She said the Government ‘needs to step in with new regulation that creates a level playing field and financially disincentivises companies from producing and marketing sugary products’. 

‘If the Government is serious about improving our health, it needs to act now, she added. 

More than a third of adults in England are overweight and more than a quarter are obese, official figures show.

And one in seven youngsters are obese by the time they start reception, compared to one in 10 before Covid struck.

And by the time they are in Year 6, the proportion who are obese jumps to one in four, up from one in five in 2019. 

Both Action on Sugar and Obesity Health Alliance this week signed a letter to Health Secretary Sajid Javid, calling for the publication of the final sugar reduction progress report, which is due to set out a plan for tackling the obesity crisis. 

They also called on ministers to use an upcoming white paper on health disparities to set out ‘stringent steps’ for sugar reduction.

Disincentivising food manufacturers from making sugary food is key, so a levy imposed on soft drinks in 2018, which charges companies up to 24 pence per litre of drink, should be extended to food categories. Alternatively, a new duty could be imposed on sugar that is bought by manufacturers, they said.

The Prime Minister announced a crackdown on obesity in 2020 after a near-fatal bout of Covid which he attributed to being overweight.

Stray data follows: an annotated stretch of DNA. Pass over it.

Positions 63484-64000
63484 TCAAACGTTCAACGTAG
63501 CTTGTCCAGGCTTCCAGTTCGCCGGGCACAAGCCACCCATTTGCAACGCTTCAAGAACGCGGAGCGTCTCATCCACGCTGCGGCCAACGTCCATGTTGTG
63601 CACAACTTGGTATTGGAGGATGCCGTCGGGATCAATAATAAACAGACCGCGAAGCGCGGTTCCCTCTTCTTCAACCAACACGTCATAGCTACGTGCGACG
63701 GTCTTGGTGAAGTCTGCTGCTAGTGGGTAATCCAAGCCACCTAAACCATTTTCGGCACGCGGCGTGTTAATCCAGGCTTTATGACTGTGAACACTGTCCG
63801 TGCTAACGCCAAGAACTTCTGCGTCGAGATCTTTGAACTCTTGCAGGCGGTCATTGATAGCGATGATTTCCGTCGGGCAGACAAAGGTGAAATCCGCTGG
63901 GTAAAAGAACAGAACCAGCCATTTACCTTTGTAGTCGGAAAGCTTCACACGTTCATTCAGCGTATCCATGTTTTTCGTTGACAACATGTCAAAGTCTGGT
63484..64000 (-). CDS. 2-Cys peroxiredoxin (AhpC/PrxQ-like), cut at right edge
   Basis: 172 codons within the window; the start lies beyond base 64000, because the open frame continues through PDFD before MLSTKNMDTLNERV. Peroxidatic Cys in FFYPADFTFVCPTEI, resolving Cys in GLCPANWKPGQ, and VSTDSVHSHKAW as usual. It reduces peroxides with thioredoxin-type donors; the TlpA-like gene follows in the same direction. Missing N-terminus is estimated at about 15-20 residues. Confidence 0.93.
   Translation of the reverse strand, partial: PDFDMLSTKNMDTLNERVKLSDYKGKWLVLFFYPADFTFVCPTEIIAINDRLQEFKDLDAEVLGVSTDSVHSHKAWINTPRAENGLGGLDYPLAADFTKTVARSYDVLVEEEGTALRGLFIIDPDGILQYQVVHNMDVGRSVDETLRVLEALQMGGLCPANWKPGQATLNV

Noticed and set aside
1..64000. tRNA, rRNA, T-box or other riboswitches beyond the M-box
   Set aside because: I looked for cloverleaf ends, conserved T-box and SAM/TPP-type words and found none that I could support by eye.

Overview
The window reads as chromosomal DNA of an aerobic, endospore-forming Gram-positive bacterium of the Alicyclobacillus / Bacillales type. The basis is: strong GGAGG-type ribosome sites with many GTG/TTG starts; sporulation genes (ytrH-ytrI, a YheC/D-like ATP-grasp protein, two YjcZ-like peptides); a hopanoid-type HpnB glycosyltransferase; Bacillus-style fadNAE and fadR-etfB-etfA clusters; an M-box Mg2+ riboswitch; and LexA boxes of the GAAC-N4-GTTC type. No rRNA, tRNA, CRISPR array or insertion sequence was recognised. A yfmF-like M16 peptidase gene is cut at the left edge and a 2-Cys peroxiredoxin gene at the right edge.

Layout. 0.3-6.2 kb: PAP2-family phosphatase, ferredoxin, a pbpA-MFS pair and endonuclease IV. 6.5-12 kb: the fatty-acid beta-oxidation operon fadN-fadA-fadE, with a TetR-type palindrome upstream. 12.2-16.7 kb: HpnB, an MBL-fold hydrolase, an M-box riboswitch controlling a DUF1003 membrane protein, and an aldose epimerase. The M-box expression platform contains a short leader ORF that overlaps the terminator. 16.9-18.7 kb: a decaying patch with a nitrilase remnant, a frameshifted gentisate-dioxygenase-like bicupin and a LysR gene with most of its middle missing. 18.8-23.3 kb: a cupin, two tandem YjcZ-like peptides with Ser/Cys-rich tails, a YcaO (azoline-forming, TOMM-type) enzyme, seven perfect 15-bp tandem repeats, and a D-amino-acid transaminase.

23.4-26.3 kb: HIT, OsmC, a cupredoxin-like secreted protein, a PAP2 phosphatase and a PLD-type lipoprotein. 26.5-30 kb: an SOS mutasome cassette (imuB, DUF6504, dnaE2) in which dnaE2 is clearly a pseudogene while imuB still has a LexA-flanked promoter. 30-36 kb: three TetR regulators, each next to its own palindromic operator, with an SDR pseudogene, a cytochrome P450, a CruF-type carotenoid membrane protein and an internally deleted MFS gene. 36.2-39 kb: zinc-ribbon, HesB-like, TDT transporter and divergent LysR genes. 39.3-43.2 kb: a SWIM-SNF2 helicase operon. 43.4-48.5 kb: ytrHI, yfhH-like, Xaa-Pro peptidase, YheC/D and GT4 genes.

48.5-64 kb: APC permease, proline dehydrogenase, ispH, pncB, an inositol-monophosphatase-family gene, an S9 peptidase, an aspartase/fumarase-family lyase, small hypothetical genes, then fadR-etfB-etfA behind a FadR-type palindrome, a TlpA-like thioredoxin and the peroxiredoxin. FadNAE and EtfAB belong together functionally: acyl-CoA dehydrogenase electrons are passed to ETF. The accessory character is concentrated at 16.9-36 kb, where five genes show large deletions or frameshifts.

More than a third of adults in England are overweight and more than a quarter are obese, official figures show. 

As part of the plan, new laws restricting offers on foods high in fat, sugar and salt are due to come into effect in medium and large shops in October. Junk food giants will also be banned from advertising online and before 9pm on TV by January 2023.

No10 is also planning to end ‘buy one, get one free’ promotions for unhealthy food and stop the products from being placed in prominent locations in shops, such as entrances and checkouts. 

Restaurants, cafes and takeaways will be required to list the calories on their menus from Wednesday.

And through the NHS, Britons can now get access to apps as well as free or discounted membership to gyms and programmes such as Weight Watchers to help them shed weight.

But there are concerns Mr Johnson may dilute or drop some of these plans to appease Tory MPs who oppose nanny-state interventions.